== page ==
The Grading Session: 3.41 pengies out of 5. First of all, this movie is too long (stop me if you've heard this from me before). The casting was cracker-jack and everyone did extremely well with their roles. Question: Does Donald Sutherland ever play a nice guy, or even a semi-okay guy, any more? I did notice that, ahem, some of the more seasoned actors seemed to rush their lines a bit- very distracting. However, when I compare this film with the Twilight ones, I must say that I prefer the strong and feisty Katniss as a young female role-model over the simpering, I-am-nothing-without-my man(er, vampire), Bella Swan. Pul-eez.
I also found the musical selections quite intriguing. I saw Lawrence in Winter Bone (fabulous, harrowing. Another hard-scrabble role, so you know the girl can definitely bring it), which was set in the Appalachians. The sound track for THG had a definite, apt and sinuous Appalachian tang to it as well. Which I loved.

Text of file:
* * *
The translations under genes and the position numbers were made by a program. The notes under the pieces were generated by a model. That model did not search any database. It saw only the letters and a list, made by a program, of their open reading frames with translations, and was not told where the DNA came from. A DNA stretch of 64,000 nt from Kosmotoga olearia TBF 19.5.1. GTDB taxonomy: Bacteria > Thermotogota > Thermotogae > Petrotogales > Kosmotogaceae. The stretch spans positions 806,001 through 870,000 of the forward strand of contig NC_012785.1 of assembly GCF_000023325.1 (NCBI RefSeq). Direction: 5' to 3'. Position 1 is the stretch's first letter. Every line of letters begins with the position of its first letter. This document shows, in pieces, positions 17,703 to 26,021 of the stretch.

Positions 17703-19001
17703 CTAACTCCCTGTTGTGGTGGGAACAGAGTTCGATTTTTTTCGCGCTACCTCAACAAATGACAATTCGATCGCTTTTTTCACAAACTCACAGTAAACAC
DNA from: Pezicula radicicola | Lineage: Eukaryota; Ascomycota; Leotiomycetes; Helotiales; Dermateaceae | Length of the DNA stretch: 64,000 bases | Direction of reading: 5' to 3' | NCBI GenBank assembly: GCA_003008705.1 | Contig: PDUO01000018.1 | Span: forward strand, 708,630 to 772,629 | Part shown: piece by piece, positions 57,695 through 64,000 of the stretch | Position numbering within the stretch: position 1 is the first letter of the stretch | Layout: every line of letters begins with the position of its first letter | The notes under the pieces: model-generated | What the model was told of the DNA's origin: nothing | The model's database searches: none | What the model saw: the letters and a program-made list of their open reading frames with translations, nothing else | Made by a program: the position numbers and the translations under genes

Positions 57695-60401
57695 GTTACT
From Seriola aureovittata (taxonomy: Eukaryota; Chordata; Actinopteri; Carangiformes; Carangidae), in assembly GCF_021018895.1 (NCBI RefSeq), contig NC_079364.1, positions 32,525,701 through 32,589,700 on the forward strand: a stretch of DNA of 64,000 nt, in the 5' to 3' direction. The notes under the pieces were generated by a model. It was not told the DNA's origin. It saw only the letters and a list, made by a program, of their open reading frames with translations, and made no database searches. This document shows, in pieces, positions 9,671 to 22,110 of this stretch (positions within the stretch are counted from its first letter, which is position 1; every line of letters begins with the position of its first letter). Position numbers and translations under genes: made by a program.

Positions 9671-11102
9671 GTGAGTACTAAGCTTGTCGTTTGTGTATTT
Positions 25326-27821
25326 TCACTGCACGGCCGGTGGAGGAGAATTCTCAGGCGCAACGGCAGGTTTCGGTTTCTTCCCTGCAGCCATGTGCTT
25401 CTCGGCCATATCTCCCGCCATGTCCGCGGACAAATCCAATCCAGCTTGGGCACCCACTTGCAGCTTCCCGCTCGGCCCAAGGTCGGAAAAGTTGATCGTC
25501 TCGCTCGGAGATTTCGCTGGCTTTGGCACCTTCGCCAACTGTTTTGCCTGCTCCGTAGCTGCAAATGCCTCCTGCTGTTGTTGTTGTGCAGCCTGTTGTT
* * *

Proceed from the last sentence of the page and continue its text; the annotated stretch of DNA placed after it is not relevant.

Your mileage may differ.

Lessons Learned: Well, here's a big and revealing one: apparently, defying common sense and science, CG and holographic conjurings CAN hurt you. In fact, they can pretty thoroughly kill you. And I don't mean by scaring you to death. Apparently, the laws of physics and reason cease to exist in the Arena. Also, this: it seems that the court (or at least the style of the court) of Louis XVI is alive and well in Panam.

Notable Quotables: 'Happy Hunger Games!' 'May the odds be ever in your favor!'

Saturday, March 10, 2012


The Book: Maphead: Charting The Wide, Weird World of Geography Wonks

The Writer: Ken Jennings (Yep, that Ken Jennings. The one who lasted over 6 months on Jeopardy!)